Buddhism, Lao, Luang Prabang, Mekong, Nguyen Thien Dao, Pak Ou Caves, Vietnam War, Wat Xieng Thong
Though only a short one hour flight from Hà Nội in Việt Nam, the UNESCO World Heritage City of Luang Prabang in Laos is in another world. Of another world. And still in this world.
Luang Prabang has not been ruined by development. The daily alms ceremony shown above is centuries old and respected with calm observation from bystanders. An awareness campaign throughout the city reminds visitors to keep the ceremony respectful. The city awakes every morning at 4 AM to the sound of a deep temple gong, rousing the monks to meditation. A peaceful life rhythm each day.
This is not a Buddhist Disneyland…
We’ve arrived here at the end of Buddhist Lent. During the rainy season monks stay confined to their temple grounds for deep meditation each year. As the season closes, a magnificent boat race is held on the Mekong River, akin to a New Year’s celebration in the West. Buddha is a cheerful teacher!
I’ve been so moved by what I’ve experienced here that I’ve got a series of blogs in the pipeline to share with you the beauty of Luang Prabang, located at the confluence of the Mekong and Nam Khan Rivers. Southeast Asia has taught me that you find balance through chance.
That’s never been more true than my first visit to Luang Prabang.
No amount of preparation prepared me for the wonders still protected here. A trip up the Mekong to the Pak Ou Caves. The Kuang Si Waterfalls. Wat Xieng Thong from the 15th century. All these and some thoughts about the next cultural steps in Southeast Asia after a century of 20th century war will be upcoming posts.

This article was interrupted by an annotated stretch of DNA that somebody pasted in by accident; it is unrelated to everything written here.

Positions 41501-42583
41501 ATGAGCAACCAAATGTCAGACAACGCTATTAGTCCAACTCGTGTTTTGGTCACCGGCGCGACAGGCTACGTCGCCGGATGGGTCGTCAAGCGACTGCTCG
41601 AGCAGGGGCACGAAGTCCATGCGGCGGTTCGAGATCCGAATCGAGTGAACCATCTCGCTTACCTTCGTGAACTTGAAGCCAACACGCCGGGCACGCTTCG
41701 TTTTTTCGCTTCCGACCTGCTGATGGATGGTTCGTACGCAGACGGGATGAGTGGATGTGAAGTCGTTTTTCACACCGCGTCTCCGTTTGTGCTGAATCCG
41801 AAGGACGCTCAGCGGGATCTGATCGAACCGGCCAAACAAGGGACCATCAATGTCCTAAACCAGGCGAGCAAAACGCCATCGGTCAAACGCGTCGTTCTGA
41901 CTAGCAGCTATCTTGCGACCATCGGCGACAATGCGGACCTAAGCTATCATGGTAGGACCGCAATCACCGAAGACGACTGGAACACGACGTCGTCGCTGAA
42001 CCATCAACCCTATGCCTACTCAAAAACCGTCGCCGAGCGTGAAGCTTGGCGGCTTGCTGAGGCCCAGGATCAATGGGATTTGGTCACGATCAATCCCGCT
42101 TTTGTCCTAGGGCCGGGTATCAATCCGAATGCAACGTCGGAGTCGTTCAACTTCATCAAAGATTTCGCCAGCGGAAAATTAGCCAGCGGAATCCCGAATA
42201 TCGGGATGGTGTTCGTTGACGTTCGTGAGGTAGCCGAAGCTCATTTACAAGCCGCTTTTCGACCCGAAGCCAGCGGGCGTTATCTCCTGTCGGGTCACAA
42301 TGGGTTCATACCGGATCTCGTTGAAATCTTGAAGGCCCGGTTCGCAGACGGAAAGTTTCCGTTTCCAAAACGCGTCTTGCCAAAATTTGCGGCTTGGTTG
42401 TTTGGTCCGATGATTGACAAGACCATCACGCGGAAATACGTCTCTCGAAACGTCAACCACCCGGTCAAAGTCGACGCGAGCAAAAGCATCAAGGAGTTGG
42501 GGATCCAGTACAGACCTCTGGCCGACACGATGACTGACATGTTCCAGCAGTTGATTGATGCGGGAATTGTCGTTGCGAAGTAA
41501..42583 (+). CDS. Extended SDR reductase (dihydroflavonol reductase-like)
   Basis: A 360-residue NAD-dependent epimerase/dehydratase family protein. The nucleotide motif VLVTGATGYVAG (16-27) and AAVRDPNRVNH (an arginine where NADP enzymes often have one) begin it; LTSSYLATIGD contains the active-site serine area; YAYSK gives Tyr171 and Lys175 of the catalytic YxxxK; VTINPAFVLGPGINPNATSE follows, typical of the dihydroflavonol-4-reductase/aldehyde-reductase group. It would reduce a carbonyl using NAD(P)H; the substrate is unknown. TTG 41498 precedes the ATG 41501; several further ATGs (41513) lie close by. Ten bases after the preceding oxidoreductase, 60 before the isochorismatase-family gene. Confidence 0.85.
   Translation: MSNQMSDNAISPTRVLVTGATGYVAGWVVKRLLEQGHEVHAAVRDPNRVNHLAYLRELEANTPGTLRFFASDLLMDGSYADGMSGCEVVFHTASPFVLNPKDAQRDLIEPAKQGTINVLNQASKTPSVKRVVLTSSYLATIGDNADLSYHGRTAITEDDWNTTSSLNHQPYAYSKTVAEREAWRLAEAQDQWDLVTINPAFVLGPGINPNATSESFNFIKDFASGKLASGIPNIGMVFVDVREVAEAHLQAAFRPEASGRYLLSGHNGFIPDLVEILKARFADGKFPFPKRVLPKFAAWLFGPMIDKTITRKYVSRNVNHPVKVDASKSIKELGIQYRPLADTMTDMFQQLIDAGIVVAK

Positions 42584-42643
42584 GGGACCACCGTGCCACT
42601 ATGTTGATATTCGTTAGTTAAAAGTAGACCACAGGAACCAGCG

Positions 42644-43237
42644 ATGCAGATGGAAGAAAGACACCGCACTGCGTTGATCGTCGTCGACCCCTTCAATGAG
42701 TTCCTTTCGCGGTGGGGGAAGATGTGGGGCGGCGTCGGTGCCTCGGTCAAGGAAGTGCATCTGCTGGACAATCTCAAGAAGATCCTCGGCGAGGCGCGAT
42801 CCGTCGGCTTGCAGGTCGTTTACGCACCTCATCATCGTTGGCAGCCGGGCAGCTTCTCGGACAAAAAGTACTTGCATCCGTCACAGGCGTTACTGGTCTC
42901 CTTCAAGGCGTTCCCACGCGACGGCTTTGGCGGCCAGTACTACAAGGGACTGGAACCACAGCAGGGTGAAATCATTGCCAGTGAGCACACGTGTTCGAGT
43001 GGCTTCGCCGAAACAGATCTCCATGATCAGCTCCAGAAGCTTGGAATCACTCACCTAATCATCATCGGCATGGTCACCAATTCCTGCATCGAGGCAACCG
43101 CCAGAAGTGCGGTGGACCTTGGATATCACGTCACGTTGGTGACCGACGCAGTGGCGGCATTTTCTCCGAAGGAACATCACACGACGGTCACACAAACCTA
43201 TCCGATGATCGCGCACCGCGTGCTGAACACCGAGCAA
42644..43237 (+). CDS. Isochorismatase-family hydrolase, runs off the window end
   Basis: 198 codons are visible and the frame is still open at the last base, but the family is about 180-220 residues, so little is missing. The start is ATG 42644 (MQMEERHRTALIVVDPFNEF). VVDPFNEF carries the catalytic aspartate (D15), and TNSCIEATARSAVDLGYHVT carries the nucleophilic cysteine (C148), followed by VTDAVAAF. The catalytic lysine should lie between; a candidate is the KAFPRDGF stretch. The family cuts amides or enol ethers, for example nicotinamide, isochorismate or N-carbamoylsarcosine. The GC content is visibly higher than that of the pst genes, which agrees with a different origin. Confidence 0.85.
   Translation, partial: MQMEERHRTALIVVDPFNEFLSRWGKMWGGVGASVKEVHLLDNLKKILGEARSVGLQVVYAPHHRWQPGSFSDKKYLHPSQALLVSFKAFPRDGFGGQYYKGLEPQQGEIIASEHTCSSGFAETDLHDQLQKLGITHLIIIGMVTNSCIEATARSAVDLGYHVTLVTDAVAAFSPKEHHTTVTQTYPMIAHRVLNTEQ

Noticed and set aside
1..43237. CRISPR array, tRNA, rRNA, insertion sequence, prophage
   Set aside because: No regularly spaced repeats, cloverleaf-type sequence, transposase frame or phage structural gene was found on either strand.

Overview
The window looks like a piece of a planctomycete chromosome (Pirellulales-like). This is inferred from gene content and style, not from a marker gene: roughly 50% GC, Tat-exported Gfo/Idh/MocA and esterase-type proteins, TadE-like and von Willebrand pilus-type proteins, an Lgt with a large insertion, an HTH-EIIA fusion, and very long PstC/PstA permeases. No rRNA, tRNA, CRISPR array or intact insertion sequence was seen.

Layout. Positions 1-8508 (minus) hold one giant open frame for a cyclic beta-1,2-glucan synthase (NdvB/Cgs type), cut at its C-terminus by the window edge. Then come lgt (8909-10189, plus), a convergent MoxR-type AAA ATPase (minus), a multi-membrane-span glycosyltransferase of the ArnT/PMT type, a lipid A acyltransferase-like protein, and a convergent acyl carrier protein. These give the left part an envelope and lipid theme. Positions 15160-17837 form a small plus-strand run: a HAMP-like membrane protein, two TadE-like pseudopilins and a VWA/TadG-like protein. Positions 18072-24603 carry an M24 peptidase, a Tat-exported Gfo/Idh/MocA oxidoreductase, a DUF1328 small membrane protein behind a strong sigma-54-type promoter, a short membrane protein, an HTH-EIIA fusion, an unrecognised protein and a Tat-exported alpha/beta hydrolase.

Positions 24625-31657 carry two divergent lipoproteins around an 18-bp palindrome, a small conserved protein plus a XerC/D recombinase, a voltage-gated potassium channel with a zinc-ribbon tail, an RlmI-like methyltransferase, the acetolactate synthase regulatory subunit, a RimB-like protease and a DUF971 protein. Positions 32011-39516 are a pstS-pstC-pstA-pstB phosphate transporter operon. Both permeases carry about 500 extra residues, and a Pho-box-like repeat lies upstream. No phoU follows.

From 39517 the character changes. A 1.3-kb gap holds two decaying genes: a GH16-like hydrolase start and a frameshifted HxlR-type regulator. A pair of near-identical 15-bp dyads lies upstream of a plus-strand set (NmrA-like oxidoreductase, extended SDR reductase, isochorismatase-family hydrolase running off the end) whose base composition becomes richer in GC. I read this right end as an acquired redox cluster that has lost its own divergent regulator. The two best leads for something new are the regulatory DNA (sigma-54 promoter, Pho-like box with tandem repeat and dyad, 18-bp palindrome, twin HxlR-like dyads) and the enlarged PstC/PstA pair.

There are layers upon layers upon layers of human experience here in Laos, some of it frightening. The ferocity of U.S. bombing during the Vietnam War, which was to little avail, makes Laos the most bombed country on earth. But nature and faith are combined here in permanent ways through Buddhism, an inspiring metaphor from the natural world influencing the inner personal world needed to find the right path.
Jan had a moment of incredible connection with composer Nguyen Thien Dao in Hanoi. In a long afternoon of conversation, we reached a point discussing the contrasts of strategic thinking between the West and East. Dao suggested the tropical heat slows the process but Jan countered to him that the present tense of Buddhist mindfulness, of living in the moment, of speaking a language that doesn’t have a past or future tense in our Western sense, was much more at work.
Dao lit up with huge recognition. I could see it in his face and it’s now a lasting memory. He triumphantly admitted the nail had been hit on its head. We became good friends from that point forward.
In Southeast Asia you never quite know when you are at the final destination. It’s because the journey is much more important. You’ve been here before. You might be here again. And you are here right now.
The land and riverscapes of Laos are transformative for the outsider, a way of life for the Lao. They are the most gentle people I’ve ever encountered. It might be the 4 AM gong every morning…
I’ll return to contemporary music, the musical narrative of Vietnam, the ideas and thoughts and plots of the next 2014 LA International New Music Festival. But one of my reasons for blogging is to try to capture how I program. Because music doesn’t lie, you have to find the truth. And for me that means a thoroughness before decisions get made is essential.
This is not a Buddhist Disneyland….
So let’s get ready for a long journey up the Mekong River in my next post.
You find balance through chance. And that’s never been more true that what I’ve learned in Luang Prabang in Laos, the Land of a 1000 Elephants. The Lao say sighting a white elephant is a most auspicious event in nature. And so why not help everyone a little and create a temple with an image of this rare creature? Hope is always a good thing…
Best, best, best,
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